De Beers CEO Predicts Steady Supply Of Natural Diamonds And Moderate Industry Growth

The global supply of natural diamonds has reached its highest point and it is likely to stay constant over the next several decades, according to the CEO of mining behemoth De Beers. 

The executive of the global diamond seller also predicted that the industry will expand moderately in the medium to long term.

Along with Russia’s Alrosa, the Anglo-American diamond firm De Beers Group is also among the biggest miners of diamond in the world. 

“I don’t see a reason to think there will not be decent growth medium- to long-term in the diamond industry … I feel more positive about the future than I have done for a long time,” Bruce Cleaver said on the sidelines of a diamond industry conference in Duabi.

“Supply will remain stable. It won’t fall off a cliff. We see 20, 30, 40 years of stable supply. That’s why I feel quite positive,” he said, adding that supply probably peaked in 2018-19.

The Covid-19 pandemic impacted the worldwide supply chain of diamonds, resulting in the closure of several mines, a drop in raw diamond trading, and the layoff of diamond polishers in India.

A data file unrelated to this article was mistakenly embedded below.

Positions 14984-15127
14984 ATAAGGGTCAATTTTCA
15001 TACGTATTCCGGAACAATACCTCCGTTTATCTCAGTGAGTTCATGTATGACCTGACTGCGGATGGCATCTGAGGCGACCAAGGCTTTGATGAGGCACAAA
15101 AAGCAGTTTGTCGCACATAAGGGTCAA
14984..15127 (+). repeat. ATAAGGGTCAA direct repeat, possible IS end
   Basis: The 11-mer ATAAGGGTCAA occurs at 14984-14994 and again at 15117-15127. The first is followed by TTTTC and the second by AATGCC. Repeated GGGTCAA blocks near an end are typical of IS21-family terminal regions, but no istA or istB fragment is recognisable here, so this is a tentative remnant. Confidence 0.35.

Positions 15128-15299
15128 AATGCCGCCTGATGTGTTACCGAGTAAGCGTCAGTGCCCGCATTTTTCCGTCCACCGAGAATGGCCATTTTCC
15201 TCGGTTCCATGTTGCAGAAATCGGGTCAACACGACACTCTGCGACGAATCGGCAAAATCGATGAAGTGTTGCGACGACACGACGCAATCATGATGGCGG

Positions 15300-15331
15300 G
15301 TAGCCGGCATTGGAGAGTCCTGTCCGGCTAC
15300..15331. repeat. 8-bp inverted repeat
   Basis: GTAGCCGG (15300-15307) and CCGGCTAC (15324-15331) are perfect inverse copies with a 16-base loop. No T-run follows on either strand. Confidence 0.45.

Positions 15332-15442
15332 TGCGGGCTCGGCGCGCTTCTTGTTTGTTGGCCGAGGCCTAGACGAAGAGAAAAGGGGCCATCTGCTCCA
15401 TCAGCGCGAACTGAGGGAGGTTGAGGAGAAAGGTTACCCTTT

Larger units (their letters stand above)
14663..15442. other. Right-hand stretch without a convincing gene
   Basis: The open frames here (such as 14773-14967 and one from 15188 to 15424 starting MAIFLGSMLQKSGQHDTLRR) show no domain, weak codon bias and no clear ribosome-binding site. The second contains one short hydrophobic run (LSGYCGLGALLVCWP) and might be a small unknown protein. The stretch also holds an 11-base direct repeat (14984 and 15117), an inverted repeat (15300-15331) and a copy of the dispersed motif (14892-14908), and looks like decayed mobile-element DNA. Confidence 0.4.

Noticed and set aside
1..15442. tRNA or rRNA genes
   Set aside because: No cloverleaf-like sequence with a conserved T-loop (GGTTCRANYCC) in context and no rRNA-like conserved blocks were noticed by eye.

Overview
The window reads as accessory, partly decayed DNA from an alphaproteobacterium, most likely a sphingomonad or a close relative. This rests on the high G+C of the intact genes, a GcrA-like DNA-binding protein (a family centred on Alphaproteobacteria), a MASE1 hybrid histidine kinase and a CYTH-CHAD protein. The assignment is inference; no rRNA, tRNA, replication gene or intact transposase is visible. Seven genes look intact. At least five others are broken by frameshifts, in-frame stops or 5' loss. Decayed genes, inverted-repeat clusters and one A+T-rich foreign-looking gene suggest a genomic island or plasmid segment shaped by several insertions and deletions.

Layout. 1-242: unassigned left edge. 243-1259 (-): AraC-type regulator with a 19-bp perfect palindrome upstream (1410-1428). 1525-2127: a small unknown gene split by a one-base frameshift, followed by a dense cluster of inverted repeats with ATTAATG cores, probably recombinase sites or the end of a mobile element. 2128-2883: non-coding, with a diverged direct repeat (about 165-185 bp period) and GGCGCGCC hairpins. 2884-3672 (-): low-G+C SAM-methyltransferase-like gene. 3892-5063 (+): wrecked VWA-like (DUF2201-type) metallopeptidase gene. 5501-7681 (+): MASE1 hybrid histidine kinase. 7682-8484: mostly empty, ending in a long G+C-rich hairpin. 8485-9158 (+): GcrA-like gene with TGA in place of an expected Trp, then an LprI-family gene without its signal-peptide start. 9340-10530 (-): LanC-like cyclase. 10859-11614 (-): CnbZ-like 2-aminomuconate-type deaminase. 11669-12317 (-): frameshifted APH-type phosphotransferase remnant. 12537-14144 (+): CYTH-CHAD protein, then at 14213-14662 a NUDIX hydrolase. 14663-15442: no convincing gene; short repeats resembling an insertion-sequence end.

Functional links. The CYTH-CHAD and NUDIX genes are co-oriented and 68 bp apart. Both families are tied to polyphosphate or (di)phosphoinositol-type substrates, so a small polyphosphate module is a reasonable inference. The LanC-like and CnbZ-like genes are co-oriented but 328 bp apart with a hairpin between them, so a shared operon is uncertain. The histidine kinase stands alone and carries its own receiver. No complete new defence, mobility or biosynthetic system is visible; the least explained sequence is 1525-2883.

De Beers sold roughly 3 per cent of the raw diamonds it would typically sell in the second quarter of 2020, according to Cleaver, partially because of concerns about miners cooperating closely and partly due to purchasers anticipating decreased consumer demand as economies slowed.

When demand picked up in the second half of 2020, Cleaver told Reuters that higher polished prices led to higher raw pricing.

According to business data, De Beers’ revenues in 2021 were $4.82 billion, up from $2.79 billion in 2020.

Following the country’s diamond sector reforms, De Beers said in December that it has applied to begin exploratory activities in north-eastern Angola.

“We remain extremely focused on exploration,” Cleaver said, adding the company is exploring in Botswana, Canada, and South Africa.

It also carried out a survey of the ocean floor off the coast of Greenland last year as a preliminary step in determining if it may contain quantities of very valuable marine diamonds. De Beers already mines diamonds from the seabed of Namibia.

“It is far too early to tell whether that is or isn’t going to work,” Cleaver said of the Greenland research.

De Beers would invest in environmental, social, and governance (ESG) initiatives in the future, according to Cleaver, who did not provide statistics. This includes employing blockchain technology to track diamonds, striving toward a carbon-neutral target by 2030, and improving mining standards.

(Adapted from

Categories: Economy & Finance, Entrepreneurship, Regulations & Legal, Strategy, Sustainability

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